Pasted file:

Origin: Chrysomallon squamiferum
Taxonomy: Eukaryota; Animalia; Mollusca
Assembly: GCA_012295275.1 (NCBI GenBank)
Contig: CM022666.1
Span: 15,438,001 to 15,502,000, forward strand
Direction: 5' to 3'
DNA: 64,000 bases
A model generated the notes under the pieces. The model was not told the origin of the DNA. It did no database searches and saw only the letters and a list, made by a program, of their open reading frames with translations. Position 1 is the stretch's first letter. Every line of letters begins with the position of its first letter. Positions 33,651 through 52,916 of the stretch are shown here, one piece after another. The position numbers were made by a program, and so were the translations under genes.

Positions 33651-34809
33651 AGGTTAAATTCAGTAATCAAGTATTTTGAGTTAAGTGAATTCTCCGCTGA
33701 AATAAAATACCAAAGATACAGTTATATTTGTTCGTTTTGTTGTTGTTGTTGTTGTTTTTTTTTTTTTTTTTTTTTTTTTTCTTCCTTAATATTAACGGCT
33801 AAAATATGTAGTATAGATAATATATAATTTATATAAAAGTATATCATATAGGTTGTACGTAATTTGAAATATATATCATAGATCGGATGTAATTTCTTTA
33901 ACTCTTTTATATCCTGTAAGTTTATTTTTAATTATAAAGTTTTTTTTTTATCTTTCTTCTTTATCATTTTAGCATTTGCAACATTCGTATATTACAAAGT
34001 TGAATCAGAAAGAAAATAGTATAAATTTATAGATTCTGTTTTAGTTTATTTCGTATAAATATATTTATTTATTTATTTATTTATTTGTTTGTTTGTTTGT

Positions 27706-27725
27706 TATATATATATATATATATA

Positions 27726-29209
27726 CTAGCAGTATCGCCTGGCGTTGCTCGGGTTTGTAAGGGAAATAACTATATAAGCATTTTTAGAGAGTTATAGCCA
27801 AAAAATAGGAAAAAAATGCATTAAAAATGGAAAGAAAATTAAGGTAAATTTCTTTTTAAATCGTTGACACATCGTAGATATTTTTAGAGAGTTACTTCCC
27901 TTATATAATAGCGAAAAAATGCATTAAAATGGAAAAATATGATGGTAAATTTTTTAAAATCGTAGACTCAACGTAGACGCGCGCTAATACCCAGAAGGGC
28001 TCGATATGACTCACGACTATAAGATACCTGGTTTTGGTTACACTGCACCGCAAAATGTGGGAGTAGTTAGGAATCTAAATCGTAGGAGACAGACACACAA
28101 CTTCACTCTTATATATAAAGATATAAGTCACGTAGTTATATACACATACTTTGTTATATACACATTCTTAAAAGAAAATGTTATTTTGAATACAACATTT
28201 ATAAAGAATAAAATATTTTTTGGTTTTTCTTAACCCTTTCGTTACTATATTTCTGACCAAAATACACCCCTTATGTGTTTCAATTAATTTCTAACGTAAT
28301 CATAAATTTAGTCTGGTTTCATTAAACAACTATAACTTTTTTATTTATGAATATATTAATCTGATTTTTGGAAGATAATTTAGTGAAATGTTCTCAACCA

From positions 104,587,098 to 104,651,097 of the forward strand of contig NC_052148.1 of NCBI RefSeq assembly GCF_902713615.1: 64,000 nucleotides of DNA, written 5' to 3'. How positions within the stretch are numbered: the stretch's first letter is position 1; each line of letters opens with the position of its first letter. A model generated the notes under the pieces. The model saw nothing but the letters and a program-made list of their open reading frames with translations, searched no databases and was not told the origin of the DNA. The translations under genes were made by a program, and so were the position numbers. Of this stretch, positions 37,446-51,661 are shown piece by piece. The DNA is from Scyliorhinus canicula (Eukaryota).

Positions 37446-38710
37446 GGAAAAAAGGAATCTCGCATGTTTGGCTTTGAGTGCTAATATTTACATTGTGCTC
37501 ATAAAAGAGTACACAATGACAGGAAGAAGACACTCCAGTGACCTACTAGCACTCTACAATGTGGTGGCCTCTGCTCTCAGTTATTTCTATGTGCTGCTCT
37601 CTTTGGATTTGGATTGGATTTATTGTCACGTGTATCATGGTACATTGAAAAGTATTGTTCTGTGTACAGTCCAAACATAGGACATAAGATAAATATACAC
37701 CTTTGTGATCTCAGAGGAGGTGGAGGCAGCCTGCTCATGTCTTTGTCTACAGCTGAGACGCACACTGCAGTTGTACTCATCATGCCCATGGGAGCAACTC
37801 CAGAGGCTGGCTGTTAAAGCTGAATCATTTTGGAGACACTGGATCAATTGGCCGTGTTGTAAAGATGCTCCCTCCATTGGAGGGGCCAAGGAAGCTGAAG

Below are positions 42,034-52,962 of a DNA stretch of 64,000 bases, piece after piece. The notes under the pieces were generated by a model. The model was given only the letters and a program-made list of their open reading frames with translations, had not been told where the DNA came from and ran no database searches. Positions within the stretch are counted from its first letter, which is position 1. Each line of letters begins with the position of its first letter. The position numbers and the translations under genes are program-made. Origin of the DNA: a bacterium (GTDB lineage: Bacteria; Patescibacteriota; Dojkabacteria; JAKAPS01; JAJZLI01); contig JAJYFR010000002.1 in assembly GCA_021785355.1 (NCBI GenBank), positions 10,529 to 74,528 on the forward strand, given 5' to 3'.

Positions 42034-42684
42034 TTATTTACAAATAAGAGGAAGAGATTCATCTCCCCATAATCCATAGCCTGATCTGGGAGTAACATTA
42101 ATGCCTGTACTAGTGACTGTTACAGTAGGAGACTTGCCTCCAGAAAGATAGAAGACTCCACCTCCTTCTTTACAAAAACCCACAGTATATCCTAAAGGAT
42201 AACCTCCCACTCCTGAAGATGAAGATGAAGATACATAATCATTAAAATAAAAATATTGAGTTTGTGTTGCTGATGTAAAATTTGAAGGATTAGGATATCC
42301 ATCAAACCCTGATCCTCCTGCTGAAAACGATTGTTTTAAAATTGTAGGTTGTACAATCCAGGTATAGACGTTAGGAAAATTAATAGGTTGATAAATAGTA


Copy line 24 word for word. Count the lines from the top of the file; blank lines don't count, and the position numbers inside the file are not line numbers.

28301 CATAAATTTAGTCTGGTTTCATTAAACAACTATAACTTTTTTATTTATGAATATATTAATCTGATTTTTGGAAGATAATTTAGTGAAATGTTCTCAACCA